Hailing from the US, Cassandra Gambill is an inquisitive (read: nosey) guiri who has been demystifying the English language in Madrid since 2010. While being addressed simply as “profe,” was startling at first, she has grown to enjoy it. Here Cassandra guides Guiri’s through a new store concept in Madrid….
“It’s a trueque, a trade. You bring in items, receive points for them, and then use those points to take things from the store. ” The newcomer continued to eye up the shop, wondering what to make of such an idea. She paused for a moment, choosing her words.
“Hmm. I knew that Malasaña was known for alternative shops, but this is a really different approach.” She never came in from the street.
The idea is catching on, albeit slowly; since I first visited Ábrete Sésamo in June, the space has filled up and out. Customers—for lack of a better term—trade in all manner of clothes, shoes, bags, movies, CDs, and household items. I’ve come across lamps, dangly earrings, books in English, French, Russian, and Spanish, and sets of teacups in this cavernous room that’s a cross between a Salvation Army and a consignment shop.
Even though it is taking time to catch on with the locals—the owners mentioned that September was a particularly slow month—“Open Sesame” is filling a gap in the Madrid market. How many times have you noticed a perfectly good dress dangling from the top of the dumpster, books thrown in the trash cans, or chairs sitting on the curb? Jose Manuel and Emanuela, the duo behind the tienda, aim to get others to breathe new life into old or unwanted items. They are promoting consumo responsable, or ethical consumerism, the idea of consuming less and being conscious of what impact our spending habits have on the world. Ideally, one should take away as much as one brings in—the concept will never work if customers remain on one side of the bringing-taking equation.
Indeed, it is possible to take out items without bringing in anything to trade. This, though, will cost you significantly more than if you had simply brought in a few of last year’s scarves. Here’s how it works: if you do not bring in any tradeables, you can buy 50 points for 10 Euros. If you do bring in items to trade, you will still have to pay a bit of money—this is how the store pays rent—but you will pay considerably less.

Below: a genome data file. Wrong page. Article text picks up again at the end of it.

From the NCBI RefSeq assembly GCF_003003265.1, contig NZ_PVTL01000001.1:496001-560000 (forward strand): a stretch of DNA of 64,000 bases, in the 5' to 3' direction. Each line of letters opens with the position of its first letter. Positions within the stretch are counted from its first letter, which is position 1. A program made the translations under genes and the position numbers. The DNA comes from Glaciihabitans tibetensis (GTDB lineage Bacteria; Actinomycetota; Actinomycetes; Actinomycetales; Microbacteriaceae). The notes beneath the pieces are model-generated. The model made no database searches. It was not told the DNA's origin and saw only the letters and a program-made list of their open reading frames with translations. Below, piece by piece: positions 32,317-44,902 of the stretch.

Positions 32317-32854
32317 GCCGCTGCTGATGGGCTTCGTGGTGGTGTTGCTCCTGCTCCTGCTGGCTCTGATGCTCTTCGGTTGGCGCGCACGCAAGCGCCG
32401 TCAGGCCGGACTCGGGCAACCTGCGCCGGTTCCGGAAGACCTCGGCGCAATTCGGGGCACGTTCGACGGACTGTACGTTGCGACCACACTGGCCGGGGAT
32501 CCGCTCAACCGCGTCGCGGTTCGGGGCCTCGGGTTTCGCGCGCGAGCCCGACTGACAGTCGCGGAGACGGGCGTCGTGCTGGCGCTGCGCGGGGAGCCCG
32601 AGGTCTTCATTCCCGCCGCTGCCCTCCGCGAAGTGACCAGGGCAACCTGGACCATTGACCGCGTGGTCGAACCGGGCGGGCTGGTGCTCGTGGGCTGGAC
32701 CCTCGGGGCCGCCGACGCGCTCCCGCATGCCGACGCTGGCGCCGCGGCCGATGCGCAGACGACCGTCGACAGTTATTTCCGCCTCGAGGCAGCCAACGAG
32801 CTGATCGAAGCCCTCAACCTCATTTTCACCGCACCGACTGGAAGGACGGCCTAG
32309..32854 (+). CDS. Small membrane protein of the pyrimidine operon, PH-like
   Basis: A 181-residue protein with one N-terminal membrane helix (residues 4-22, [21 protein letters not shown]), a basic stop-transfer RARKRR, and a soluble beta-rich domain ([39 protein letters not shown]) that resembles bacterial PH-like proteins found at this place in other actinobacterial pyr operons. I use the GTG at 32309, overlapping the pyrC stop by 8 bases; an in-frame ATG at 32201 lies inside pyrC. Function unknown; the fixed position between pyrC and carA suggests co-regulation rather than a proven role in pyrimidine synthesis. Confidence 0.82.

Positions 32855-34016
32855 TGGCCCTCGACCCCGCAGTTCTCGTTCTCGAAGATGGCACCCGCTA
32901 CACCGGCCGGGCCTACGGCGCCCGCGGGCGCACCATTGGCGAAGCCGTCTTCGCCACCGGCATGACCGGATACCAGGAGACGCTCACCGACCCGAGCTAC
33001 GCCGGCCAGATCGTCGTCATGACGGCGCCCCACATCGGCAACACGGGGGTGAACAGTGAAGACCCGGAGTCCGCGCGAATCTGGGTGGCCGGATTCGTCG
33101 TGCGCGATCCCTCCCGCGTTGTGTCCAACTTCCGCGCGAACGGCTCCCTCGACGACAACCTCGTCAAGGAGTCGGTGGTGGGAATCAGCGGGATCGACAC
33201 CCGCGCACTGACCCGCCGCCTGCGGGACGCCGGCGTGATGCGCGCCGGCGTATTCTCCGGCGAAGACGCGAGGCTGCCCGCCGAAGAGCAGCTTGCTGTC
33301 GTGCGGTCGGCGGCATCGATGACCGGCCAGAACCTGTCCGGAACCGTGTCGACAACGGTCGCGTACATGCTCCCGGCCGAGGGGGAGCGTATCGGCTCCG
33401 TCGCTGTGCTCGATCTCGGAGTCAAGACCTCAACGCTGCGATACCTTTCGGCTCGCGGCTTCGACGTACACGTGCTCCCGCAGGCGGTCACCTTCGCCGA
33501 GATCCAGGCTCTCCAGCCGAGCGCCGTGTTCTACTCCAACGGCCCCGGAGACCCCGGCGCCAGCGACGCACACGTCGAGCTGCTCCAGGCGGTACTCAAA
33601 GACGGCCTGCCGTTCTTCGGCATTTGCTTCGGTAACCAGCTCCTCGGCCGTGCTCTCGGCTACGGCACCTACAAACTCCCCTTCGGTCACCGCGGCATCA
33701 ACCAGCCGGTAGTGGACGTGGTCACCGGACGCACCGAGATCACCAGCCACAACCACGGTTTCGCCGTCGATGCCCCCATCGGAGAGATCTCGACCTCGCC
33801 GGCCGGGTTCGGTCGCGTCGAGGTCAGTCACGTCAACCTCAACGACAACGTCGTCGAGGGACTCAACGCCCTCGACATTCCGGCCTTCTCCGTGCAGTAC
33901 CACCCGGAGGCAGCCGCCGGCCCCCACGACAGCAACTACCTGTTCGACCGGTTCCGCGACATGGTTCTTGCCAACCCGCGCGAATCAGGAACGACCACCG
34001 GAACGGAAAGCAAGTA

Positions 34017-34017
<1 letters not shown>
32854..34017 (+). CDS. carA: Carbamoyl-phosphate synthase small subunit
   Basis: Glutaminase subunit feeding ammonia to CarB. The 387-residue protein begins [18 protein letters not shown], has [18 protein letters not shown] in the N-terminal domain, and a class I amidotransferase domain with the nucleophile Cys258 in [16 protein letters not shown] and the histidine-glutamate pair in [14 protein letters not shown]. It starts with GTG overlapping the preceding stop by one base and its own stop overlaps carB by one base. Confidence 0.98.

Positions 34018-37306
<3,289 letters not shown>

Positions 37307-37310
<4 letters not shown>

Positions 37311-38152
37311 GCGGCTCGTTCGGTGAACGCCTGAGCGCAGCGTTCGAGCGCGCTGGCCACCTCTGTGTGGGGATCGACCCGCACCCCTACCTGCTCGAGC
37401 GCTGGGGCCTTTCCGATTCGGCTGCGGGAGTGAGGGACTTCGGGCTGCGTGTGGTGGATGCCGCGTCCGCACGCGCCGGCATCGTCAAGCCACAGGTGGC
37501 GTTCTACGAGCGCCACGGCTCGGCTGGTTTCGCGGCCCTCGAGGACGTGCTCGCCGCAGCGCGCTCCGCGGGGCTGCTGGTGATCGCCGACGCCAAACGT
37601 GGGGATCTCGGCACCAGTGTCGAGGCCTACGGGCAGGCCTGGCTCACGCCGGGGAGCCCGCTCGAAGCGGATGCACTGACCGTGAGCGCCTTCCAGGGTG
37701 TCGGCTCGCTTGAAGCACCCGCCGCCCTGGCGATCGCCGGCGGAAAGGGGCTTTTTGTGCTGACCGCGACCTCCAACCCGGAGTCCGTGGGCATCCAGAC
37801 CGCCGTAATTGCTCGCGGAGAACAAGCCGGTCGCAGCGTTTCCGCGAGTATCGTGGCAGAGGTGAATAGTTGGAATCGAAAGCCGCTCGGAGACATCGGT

Each item is worth a certain number of points depending on what it is and what quality it is in. Books, for example, start at 5 points, while shoes are 35 and up. If the total number of points for items you bring in tallies less than 120 points, you will pay 8 Euros for the right to trade in the store. If the points total between 120 and 240, then you pay 10 Euros. 240 to 400 costs 15 Euros and 400 and up is 20. The best deal for those wanting to bring in multiple loads is to spring for a month-long pass; for 20 Euros, you can bring in as many picture frames, travel guides, and jackets as your heart desires.
A handwritten card as well as an electronic account keeps track of how many points you have to play with. No matter how much you pay for this initial start-up cost, your points never expire. That is, you never have to pay again and can come back months later if you suddenly realize you need to pick up baby clothes.
In addition to the give and take of the trueque system, Ábrete Sésamo also offers creative workshops. There are courses—given in Spanish—on crafting handmade soap and giving your furniture a facelift.
Ábrete Sésamo is located on Calle Noviciado 9, www.abretesesamotrueque.com. The store is open from 10:30 a.m. to 2:30 p.m. and 5:30 p.m. to 8:30 p.m. Monday through Saturday.
Cassandra’s Spanish travels and travails are documented at www.geecassandra.com.